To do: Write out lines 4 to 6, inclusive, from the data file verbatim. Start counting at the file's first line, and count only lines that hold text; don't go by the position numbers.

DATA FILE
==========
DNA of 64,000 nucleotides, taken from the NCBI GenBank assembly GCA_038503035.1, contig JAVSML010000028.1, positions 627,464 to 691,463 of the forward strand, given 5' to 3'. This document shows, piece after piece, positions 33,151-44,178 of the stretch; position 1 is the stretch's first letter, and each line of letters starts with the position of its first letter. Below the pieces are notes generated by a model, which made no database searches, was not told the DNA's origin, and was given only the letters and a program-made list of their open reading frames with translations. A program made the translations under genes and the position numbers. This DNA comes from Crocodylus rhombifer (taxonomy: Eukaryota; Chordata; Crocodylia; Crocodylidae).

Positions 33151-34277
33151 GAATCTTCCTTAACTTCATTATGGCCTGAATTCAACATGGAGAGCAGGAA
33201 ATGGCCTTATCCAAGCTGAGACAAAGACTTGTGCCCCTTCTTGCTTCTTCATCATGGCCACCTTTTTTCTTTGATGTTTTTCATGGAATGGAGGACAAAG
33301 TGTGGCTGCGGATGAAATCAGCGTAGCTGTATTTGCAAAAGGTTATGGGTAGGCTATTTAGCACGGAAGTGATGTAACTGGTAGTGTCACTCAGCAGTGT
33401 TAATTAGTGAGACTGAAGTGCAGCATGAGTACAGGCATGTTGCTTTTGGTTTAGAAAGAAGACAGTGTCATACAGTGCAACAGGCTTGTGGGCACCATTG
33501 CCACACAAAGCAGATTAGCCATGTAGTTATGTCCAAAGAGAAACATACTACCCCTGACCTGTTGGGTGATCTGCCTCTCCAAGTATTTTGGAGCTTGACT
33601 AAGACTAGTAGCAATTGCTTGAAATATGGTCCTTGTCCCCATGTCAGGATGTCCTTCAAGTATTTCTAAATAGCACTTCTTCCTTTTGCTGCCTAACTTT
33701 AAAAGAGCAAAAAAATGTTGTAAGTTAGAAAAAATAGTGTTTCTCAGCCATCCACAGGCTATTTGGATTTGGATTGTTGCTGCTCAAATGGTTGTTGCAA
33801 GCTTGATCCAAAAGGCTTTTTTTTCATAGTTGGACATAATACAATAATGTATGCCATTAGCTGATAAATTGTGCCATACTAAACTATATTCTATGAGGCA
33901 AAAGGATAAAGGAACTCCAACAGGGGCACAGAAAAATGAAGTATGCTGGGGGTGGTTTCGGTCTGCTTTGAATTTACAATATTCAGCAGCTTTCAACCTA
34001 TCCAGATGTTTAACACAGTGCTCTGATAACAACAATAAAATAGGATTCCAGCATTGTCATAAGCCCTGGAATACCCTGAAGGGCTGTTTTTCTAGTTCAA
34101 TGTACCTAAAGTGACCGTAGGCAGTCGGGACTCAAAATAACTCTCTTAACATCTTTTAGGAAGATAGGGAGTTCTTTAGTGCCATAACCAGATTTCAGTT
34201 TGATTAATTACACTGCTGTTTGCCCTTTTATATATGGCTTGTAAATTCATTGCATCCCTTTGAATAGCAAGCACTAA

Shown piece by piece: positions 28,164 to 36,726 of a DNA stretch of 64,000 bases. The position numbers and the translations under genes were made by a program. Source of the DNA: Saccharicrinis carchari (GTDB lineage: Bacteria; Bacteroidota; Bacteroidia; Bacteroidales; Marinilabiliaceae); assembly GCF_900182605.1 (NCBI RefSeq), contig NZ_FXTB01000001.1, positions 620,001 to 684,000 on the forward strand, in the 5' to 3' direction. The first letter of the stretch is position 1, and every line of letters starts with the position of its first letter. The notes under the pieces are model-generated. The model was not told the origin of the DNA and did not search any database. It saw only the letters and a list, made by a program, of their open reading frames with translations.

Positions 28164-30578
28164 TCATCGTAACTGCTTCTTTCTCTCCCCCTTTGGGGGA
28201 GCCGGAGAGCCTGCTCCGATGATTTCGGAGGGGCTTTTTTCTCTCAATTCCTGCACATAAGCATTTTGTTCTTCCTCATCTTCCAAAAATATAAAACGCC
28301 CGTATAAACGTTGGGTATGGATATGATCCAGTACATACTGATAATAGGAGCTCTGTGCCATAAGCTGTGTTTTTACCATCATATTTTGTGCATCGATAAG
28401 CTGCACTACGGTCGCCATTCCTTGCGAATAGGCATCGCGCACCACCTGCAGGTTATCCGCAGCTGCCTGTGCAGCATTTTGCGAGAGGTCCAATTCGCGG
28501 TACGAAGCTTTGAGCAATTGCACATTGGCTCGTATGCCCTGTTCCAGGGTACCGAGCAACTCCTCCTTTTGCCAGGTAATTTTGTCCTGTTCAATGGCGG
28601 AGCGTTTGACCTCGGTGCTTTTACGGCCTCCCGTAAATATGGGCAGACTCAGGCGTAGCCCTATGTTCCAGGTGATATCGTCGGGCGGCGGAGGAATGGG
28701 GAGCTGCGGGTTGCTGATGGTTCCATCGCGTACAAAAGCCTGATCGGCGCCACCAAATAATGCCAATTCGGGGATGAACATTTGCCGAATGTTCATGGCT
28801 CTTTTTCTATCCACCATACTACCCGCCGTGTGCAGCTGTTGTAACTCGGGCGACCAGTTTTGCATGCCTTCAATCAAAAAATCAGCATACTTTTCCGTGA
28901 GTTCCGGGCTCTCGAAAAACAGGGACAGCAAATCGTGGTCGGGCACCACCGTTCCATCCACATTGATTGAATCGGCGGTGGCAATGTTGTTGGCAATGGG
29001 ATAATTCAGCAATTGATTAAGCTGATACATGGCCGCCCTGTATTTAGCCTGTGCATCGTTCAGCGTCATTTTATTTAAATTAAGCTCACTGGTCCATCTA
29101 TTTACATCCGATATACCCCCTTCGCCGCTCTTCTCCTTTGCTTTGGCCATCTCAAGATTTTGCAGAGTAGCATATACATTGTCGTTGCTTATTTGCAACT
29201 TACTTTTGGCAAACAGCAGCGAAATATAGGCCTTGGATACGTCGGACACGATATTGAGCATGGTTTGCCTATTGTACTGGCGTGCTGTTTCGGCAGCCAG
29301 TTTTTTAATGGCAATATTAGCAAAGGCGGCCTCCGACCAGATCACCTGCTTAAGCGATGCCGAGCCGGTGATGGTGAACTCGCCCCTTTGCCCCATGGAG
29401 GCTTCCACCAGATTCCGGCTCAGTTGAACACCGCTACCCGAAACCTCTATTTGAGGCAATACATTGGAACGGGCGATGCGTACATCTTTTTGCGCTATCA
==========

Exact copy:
33201 ATGGCCTTATCCAAGCTGAGACAAAGACTTGTGCCCCTTCTTGCTTCTTCATCATGGCCACCTTTTTTCTTTGATGTTTTTCATGGAATGGAGGACAAAG
33301 TGTGGCTGCGGATGAAATCAGCGTAGCTGTATTTGCAAAAGGTTATGGGTAGGCTATTTAGCACGGAAGTGATGTAACTGGTAGTGTCACTCAGCAGTGT
33401 TAATTAGTGAGACTGAAGTGCAGCATGAGTACAGGCATGTTGCTTTTGGTTTAGAAAGAAGACAGTGTCATACAGTGCAACAGGCTTGTGGGCACCATTG